Regular readers know that I often conjure up some lean thoughts, albeit sometimes nebulous, from my travels. Take Italy, Argentina, and Chile for example. For the past week I’ve been traveling with my European sales manager to a variety of customers and potential customers in Switzerland and France. Although a beautiful part of the world, it has been a grueling week of driving, presentations, and heavy meals. But I feel it is very important to listen directly to the voice of the customer and experience the life of our front-line company representatives.
To wind down the week before a long flight back to California, yesterday I took a day for myself in Geneva. Although I prefer the medieval atmosphere of Zurich to the French renaissance style of Geneva, I enjoyed a relaxing day of seeing the sights. A couple of them prompted some lean-oriented thoughts.
One of the most popular and prominent sites in Geneva is the Jet d’Eau, a fountain of water towering over the city at the point where Lake Geneva empties into the Rhone River. It’s scale is incredible… 500 feet tall, 130 gallons of water per second, requiring a mere megawatt to power the pumps. Perhaps to symbolize the conundrums of today’s energy-sensitive world I should have taken a photo of this objet d’art with a Prius in the foreground. And to be honest, it looks remarkably similar to a busted sprinkler head or fire hydrant, but I don’t claim to be a connoisseur of les arts.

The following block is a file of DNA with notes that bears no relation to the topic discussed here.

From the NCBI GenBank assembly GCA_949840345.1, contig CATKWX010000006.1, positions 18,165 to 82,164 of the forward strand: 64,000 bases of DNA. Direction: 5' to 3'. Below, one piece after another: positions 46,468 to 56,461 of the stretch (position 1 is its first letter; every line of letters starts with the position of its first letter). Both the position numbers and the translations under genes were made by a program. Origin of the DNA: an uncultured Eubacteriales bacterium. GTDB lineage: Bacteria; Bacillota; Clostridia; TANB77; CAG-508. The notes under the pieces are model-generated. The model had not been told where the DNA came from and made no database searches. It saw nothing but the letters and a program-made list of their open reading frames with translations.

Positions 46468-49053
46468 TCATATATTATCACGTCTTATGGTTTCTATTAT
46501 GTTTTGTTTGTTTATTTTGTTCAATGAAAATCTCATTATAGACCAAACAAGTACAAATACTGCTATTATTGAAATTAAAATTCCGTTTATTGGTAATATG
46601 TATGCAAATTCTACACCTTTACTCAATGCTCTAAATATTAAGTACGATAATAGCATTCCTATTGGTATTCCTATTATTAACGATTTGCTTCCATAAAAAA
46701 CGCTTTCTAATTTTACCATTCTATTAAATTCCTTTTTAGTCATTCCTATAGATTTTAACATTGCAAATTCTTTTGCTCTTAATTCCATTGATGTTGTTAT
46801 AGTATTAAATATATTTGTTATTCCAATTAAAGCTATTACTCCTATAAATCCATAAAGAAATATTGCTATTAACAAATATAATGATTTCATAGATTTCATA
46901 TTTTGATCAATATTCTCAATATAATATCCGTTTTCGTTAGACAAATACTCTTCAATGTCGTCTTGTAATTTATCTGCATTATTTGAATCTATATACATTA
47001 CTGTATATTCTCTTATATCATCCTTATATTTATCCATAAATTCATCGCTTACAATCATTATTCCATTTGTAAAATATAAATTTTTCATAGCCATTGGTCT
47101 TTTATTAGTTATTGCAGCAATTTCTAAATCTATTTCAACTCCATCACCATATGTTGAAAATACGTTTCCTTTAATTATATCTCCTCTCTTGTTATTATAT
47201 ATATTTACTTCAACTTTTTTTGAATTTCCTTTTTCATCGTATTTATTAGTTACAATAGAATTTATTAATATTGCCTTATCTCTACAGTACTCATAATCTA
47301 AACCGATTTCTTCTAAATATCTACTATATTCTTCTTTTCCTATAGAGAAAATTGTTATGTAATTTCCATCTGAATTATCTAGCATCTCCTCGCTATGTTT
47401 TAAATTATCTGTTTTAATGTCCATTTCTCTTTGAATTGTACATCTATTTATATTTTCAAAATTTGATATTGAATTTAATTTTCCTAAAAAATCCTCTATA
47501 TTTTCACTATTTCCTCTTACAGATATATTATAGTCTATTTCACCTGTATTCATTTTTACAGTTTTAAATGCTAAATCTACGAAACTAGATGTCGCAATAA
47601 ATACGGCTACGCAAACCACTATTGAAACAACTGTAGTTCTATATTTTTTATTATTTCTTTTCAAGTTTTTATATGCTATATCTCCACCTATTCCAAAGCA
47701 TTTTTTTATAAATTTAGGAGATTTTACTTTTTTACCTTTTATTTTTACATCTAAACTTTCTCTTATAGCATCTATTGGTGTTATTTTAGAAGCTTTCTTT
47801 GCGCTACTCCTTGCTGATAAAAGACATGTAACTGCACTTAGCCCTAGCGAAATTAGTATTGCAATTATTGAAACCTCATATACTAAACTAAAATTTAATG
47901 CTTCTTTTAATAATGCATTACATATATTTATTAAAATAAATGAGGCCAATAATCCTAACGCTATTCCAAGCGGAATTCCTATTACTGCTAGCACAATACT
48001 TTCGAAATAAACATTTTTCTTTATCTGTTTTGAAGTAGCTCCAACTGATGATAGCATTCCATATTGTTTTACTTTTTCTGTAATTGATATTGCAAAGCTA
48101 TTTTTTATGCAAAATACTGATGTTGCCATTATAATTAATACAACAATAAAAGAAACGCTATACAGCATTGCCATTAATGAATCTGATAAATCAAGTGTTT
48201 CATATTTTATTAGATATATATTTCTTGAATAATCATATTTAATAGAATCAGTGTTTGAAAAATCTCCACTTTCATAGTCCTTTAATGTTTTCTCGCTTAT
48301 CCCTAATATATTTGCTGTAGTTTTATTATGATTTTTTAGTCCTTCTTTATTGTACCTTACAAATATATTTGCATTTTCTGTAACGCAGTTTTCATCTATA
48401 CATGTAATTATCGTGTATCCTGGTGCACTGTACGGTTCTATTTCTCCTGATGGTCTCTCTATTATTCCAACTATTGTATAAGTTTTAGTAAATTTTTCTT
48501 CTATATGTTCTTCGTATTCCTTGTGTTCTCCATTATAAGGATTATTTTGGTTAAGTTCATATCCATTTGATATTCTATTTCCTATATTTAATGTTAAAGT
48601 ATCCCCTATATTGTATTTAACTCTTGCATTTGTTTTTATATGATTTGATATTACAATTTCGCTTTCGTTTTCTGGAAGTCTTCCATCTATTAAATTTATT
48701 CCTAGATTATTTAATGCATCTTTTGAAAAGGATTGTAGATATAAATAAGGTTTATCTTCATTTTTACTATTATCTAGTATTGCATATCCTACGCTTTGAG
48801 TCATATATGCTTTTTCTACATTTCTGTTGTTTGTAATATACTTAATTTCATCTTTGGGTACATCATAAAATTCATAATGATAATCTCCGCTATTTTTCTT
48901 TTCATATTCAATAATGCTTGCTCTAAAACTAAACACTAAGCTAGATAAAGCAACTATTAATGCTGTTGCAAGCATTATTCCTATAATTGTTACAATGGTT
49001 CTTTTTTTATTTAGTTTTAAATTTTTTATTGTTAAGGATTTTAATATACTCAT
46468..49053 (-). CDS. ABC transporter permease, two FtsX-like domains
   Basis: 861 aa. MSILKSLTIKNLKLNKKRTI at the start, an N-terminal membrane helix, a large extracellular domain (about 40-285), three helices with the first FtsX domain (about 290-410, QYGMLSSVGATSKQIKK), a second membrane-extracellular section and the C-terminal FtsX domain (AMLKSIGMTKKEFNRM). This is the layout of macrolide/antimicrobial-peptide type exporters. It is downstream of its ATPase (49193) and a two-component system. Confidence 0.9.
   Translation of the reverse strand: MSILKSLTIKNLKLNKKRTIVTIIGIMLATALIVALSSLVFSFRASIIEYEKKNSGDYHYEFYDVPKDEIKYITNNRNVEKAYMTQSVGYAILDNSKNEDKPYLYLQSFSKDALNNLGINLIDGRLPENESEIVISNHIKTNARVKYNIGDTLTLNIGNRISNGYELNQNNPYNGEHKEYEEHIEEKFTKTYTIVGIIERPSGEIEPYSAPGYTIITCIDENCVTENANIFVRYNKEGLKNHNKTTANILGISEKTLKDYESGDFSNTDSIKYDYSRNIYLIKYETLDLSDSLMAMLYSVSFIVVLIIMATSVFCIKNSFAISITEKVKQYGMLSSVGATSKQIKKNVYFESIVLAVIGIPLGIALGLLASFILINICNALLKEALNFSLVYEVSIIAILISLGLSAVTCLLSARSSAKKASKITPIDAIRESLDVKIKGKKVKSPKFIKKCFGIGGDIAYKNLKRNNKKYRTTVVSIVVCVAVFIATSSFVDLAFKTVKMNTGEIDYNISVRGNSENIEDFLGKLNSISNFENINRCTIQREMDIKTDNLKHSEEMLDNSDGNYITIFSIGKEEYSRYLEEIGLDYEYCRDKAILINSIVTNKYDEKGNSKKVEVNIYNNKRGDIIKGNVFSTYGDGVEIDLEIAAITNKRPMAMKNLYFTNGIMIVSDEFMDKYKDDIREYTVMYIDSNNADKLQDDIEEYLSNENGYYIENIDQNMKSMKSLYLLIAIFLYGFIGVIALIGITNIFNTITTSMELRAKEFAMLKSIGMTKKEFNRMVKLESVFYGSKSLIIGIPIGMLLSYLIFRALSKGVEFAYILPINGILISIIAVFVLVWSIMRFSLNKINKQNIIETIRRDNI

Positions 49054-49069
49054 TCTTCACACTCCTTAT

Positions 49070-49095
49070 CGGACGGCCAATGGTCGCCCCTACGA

Pretty spectacular, isn’t it? When I woke up this morning and threw open the curtains, I realized something else: the spray was falling to the opposite side of where it was yesterday. Yes, you are also looking at the world’s largest visual indicator of wind. The poor souls in other cities have to squint at clouds, flags, or wind vanes, but the citizens of Geneva just need to look at the Jet.
Here’s one more, although I don’t quite know how to analyze it.
This particular waterfront building held my attention for several minutes while I downed a cafe. It looks like three buildings, right? But look at the top floor… the style of the first and third building are identical. Go down to the bottom level and the first and third are distinctly different. The middle section is a mish-mash of the two. Was it originally a single building, then subdivided into two and then three, then someone bought the penthouse of one and three? Or is the top all one building with a "design element" in the middle? How does something like this evolve?
I was trying to come up with some analogy to mixed model production, variational permutation, or some such nonsense until I gave up and decided it’s just an interesting quirk. Or maybe my brain is just fried from a week spent nine time zones away from home.